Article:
The bottom line is, and what Paul is alluding to in this chapter, is not that one subset of the believers is Rome is right and the other is wrong, it’s that they all (and us as well) should be living and worshipping together in love.  YHWH leads us all to certain things at different times and He sometimes leads us to different things all together.  We should share those things with each other so we can learn and discern whether or not we should accept those beliefs, but we should not force what we believe onto someone else.  That’s not to say that everything is ok to YHWH all of a sudden.  He is unchanging, and constant, and therefore the things He hated as written in Old Testament scripture He still hates today, but if someone hasn’t been led to or convicted of that yet we should not judge them or belittle them for it.  


So, that’s the 10,000 foot view of this chapter, but we would be remiss if we did not address the other major detail that this chapter gets used to “prove,” and that is the eating of certain foods.  Paul mentions food in this chapter more than once (Romans 14:2-3, 6, 15, 17, 20-21), so clearly this was a hot-button issue amongst the believers in Rome.  If you look at commentaries on this chapter and the question of what Paul is referring to when talking about foods, you’ll find there seems to be a consensus that he’s talking about the clean versus unclean food requirements commanded by YHWH.  But, if you haven’t learned yet through life that consensus doesn’t necessarily mean truth, let this example be something that helps you learn it (and, of course, the consensus on evolution…).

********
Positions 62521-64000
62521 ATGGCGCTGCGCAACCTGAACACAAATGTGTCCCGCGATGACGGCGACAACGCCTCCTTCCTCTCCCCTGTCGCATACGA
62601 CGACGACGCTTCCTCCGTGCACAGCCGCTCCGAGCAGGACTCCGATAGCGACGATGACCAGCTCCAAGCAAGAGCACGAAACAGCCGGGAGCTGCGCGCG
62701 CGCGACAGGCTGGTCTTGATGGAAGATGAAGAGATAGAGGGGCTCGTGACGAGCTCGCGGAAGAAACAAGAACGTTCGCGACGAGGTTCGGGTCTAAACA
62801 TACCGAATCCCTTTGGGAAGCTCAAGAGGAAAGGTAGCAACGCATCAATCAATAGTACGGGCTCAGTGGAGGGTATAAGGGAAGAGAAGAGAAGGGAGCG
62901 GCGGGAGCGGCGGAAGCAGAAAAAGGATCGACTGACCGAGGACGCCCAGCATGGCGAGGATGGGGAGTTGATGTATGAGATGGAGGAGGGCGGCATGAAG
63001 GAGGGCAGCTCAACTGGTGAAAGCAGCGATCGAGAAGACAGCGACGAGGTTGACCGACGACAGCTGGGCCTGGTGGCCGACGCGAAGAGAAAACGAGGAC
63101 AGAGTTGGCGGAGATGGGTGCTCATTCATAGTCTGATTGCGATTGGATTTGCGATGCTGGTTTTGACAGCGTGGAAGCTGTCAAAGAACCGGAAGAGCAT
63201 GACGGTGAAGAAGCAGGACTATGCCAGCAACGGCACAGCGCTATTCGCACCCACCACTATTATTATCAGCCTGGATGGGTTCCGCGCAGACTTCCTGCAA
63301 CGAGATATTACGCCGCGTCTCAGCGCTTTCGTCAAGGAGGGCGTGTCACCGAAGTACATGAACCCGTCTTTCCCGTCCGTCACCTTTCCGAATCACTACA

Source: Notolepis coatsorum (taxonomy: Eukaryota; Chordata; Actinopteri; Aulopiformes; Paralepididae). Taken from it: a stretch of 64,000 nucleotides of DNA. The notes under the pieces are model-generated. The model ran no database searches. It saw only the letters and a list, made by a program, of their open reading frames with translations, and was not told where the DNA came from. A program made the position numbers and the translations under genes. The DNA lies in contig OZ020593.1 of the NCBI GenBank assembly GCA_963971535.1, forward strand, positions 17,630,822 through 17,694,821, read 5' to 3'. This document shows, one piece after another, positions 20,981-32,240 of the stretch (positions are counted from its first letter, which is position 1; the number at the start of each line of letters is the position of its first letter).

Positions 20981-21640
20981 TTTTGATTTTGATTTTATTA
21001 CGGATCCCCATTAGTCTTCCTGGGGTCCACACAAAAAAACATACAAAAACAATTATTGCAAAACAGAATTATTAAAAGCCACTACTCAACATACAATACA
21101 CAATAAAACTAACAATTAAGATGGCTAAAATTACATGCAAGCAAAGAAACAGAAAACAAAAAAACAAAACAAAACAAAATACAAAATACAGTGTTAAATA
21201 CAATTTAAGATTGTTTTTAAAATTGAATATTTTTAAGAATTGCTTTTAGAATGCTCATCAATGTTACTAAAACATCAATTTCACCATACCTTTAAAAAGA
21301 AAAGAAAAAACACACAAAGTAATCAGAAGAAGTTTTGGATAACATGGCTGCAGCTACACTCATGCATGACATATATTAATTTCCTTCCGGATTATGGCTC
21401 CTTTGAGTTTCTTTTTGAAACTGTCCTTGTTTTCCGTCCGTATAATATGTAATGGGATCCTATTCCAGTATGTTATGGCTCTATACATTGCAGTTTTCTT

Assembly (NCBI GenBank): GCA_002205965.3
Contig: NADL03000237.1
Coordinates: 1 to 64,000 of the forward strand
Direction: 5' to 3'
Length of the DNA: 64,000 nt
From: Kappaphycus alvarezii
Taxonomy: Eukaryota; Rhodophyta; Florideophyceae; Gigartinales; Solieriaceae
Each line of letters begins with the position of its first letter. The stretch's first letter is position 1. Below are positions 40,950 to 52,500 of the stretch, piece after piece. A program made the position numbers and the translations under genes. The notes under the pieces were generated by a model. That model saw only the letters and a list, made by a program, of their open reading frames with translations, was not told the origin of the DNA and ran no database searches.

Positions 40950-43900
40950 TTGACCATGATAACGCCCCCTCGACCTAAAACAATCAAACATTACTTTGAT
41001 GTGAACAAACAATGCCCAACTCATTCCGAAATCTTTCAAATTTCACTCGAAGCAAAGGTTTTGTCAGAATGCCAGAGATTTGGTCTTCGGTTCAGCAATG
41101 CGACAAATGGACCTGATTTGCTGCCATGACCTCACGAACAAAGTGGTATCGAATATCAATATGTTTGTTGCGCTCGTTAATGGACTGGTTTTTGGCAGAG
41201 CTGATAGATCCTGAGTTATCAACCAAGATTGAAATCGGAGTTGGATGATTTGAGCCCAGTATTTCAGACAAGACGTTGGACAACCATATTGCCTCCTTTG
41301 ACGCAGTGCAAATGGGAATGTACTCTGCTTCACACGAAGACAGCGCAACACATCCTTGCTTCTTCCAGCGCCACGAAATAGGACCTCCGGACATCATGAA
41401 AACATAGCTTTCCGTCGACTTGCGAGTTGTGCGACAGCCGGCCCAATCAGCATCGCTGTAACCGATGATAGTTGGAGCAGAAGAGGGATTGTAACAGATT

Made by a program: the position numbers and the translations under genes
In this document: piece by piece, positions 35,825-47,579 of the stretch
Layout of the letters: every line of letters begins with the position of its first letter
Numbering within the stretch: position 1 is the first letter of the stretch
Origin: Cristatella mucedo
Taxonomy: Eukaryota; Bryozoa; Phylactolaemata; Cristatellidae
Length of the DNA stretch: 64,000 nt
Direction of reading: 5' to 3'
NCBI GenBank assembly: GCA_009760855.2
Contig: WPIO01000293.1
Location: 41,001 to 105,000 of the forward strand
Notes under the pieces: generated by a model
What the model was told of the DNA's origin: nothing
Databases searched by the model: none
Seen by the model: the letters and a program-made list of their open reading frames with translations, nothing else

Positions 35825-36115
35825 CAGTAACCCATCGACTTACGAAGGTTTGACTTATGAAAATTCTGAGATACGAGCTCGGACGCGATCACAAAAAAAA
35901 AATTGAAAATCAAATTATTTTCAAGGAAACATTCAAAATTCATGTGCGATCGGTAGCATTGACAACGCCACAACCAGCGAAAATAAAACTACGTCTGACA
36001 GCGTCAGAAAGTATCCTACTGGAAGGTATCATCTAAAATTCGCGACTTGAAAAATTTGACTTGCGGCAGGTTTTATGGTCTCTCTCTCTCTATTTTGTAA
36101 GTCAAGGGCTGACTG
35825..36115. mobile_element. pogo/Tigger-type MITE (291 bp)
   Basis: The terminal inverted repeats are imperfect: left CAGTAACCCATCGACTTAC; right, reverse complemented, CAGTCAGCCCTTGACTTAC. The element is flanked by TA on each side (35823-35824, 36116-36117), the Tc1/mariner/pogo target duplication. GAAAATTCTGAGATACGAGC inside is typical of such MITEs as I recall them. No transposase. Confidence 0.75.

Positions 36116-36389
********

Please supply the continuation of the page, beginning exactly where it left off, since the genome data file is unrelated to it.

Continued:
The thing these commentaries assume is that Paul mentions eating vegetables because the Jews at the time were choosing to eat like that rather than meat that they weren’t sure had been a sacrifice to an idol, which is one of the things forbidden to be eaten (Ezekiel 34:15, Acts 15:29, Revelation 2:14).  They also use the fact that the word “unclean” appears in this chapter to support this view.  However, something to consider is that the Gentiles that came to join the body of Yeshua also came with their own beliefs, some of which included vegetarianism for various reasons.  The philosopher Pythagoras taught reincarnation and therefore that animals shouldn’t be eaten because they could be reincarnated people, and Plato taught vegetarianism because of his belief that eating meat led people to decadence and war.


What about the word “unclean,” you might say.  Well, we have already figured out, by Paul’s own testimony, that he was the Hebrew of Hebrews, and when you look at a lot of his quotes of the Old Testament they align with the Septuagint version, which means that is likely the version of scripture he was most familiar with.  It was also likely the more readily available version at the time given many more spoke and wrote Greek than Hebrew or Aramaic.  Why point this out?  Because the word that was translated to “unclean,” was the Greek word koinos, and there are no instances in the Septuagint where this word means unclean/impure according to YHWH’s commandments.  This word simply means common, or not set apart.  It exists in other verses in the New Testament in conjunction with the actual Greek word for impurity, showing that it is, in fact, separate and distinct from it (Acts 10:14, 28, 11:8).